Two Dope Brothers Present: Big Daddy Kane — Ain’t No Half Steppin

March 18, 2010

Do not get it twisted. I had a high top fade growing up too...Shout out to highheelsandhitops

This brotha was smooth on the mic.

Wiki gives some context to this “smooth operator” (pun intended for hip-hop fans)

Antonio Monterio Hardy (born September 10, 1968)[1] better known by his stage name Big Daddy Kane, is an American rapper who started his career in 1986 as a member of the rap group the Juice Crew. He is widely considered to be one of the most influential and skilled MCs in Hip Hop[2][3][4][5][6][7][8][9][10][11][12]. Regarding the name Big Daddy Kane, he said: “The Big Daddy part and the Kane part came from two different things. The Kane part came from my fascination with the Martial Arts flicks when I was young. The Big Daddy came from something that happened on a ski trip one time involving a young lady.” [13]

If hip-hop was in your hands, I would feel a lot better about the direction it is going in.  For the younger heads, BDK is still touring.  Go see a real MC on the mic before its too late.  For you younger dudes that like Jay-Z, then you better be on your hands and knees thanking Big Daddy, since he was the hypeman for BDK.  When Kane was changing, he would bring Positive K  and Jay out to keep the crowd going during changes.

Big Daddy Kane is regarded as one of the most influential and skilled golden age rappers[2][3][4][5][6][7][8][9][10][11][12][17]. MTV put him at No. 7 in their Greatest MCs Of All Time list[2], he is placed at No.4 in Kool Moe Dee’s book There’s A God On The Mic: The True 50 Greatest MCs[3], and RZA lists him as one of his Top 5 best MCs[4]. Allmusic says, “his best material ranks among the finest hip-hop of its era, and his sex-drenched persona was enormously influential on countless future would-be players”[5], and describes him as, “an enormously talented battle MC”[6], “one of rap’s major talents”[6], refers to his, “near-peerless technique” ”[6] and “first-rate technique and rhyming skills”[18] and says he “had the sheer verbal facility and razor-clean dexterity to ambush any MC and exhilarate anyone who witnessed or heard him perform”[17]. Kool Moe Dee describes him as “one of the most imitated emcees ever in the game”[19] and “one of the true greatest emcees ever”[20], and Ice-T says:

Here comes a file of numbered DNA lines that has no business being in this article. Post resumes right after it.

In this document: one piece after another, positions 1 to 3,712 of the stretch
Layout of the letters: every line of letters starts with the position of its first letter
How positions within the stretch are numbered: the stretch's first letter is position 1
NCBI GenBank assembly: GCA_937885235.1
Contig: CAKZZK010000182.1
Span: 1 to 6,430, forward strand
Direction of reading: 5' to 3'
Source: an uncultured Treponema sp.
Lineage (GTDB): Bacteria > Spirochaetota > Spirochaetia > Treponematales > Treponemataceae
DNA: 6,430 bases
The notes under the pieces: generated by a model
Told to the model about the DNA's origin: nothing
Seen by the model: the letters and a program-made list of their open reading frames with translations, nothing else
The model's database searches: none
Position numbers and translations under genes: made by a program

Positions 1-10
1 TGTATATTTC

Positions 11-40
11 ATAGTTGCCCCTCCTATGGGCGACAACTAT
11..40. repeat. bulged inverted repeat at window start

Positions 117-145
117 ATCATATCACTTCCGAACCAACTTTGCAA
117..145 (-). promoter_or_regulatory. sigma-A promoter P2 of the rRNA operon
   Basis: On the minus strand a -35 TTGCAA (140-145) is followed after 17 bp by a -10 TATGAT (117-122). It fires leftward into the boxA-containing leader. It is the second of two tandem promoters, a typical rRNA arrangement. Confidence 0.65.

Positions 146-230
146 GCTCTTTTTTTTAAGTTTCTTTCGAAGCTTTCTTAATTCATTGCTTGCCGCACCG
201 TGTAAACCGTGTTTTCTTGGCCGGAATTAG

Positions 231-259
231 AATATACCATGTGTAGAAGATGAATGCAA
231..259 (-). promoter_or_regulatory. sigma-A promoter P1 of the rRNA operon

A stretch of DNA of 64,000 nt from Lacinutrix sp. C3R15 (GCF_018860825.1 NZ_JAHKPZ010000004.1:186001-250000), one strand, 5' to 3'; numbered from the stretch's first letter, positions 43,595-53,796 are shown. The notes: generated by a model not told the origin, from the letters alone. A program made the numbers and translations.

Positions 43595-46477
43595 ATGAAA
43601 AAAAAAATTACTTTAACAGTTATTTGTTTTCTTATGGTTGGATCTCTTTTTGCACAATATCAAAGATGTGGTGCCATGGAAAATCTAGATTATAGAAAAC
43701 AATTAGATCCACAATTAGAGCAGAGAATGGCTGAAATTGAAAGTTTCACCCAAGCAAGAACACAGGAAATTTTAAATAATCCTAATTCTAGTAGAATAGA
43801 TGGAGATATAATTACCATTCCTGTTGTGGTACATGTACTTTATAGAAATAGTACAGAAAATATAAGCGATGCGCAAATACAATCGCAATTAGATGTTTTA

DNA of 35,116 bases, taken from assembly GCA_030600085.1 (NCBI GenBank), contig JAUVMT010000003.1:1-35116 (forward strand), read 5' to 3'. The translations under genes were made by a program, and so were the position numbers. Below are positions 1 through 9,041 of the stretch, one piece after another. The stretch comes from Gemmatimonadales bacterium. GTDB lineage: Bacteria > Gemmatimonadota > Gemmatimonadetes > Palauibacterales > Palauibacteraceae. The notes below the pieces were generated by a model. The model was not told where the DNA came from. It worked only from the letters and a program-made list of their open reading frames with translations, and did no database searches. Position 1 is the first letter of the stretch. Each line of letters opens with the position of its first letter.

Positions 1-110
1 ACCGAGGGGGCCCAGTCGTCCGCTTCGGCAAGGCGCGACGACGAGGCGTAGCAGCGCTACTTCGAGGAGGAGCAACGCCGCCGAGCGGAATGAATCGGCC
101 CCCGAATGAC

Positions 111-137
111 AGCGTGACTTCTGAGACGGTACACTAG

“To me, Big Daddy Kane is still today one of the best rappers. I would put Big Daddy Kane against any rapper in a battle. Jay-Z, Nas, Eminem, any of them. I could take ‘Raw’ right now and put it up against any record [from today]. Kane is one of the most incredible lyricists… and he will devour you on the mic. I don’t want to try to out-rap Big Daddy Kane. Big Daddy Kane can rap circles around cats”[2].

His first two albums are also considered Hip Hop classics[7] and Rolling Stone says, “he has received consistent critical kudos”[21]. In the book, Rap-Up: The Ultimate Guide To Hip-Hop And R&B, Cameron and Devin Lazerine say Big Daddy Kane is “widely seen as one of the best lyricists of his time and even today regularly gets name-checked by younger dudes”[22], and music journalist Peter Shapiro says Kane is “perhaps the most complete MC ever”[12]. Eminem references Big Daddy Kane in the lyrics to his song ‘Yellow Brick Road’ from his Encore album, saying, “we (Eminem and Proof) was on the same shit, that Big Daddy Kane shit, where compound syllables sound combined”[10] and he quotes the same lines in his book, The Way I Am – this illustrates how Big Daddy Kane had an influence on both Eminem’s and Proof’s rhyme technique[11].

One Response to “Two Dope Brothers Present: Big Daddy Kane — Ain’t No Half Steppin”

  1. Ronin Storm said

    “The Big Daddy came from something that happened on a ski trip one time involving a young lady.”
    Mmmmm???
    Interesting…
    Did he mean “ski trip” or “SKI TRIP”?
    LOL

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